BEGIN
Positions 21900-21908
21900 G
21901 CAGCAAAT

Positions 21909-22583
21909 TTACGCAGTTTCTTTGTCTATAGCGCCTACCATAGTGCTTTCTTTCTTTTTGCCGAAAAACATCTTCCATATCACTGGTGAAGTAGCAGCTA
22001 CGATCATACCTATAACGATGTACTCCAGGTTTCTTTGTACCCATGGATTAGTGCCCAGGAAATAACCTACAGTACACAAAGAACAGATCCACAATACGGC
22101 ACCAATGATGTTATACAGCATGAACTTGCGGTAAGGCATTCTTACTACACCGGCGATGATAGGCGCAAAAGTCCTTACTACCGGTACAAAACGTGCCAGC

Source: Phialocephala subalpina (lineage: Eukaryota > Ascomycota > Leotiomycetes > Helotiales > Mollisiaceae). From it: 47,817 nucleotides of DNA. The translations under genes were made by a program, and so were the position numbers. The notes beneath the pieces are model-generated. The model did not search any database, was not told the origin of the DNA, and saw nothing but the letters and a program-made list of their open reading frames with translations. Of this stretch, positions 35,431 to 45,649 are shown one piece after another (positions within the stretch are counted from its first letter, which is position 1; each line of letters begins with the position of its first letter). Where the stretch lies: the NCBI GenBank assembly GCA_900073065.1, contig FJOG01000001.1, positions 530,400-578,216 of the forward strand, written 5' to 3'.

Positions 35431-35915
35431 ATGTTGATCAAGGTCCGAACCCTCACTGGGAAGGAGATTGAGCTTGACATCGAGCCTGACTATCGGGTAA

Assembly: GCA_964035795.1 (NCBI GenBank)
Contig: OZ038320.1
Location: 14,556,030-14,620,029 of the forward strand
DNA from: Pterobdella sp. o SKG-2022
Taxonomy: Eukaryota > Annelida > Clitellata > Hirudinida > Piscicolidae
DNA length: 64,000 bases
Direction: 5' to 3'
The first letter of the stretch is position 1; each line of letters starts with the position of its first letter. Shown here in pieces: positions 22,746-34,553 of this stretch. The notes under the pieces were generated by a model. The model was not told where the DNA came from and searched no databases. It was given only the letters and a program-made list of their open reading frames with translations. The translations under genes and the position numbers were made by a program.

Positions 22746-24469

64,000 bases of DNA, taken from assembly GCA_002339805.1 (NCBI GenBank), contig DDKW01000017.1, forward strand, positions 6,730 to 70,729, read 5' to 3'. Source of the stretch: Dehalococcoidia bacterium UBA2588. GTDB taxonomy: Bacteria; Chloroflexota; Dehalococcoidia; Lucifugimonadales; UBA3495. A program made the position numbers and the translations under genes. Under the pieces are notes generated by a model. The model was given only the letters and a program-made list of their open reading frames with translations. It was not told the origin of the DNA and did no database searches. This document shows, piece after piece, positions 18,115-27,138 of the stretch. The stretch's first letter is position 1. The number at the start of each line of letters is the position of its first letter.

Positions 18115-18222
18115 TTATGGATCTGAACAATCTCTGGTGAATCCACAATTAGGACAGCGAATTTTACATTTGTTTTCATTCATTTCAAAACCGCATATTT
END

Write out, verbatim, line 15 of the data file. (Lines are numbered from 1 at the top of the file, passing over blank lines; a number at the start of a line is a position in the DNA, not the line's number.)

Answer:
Taxonomy: Eukaryota > Annelida > Clitellata > Hirudinida > Piscicolidae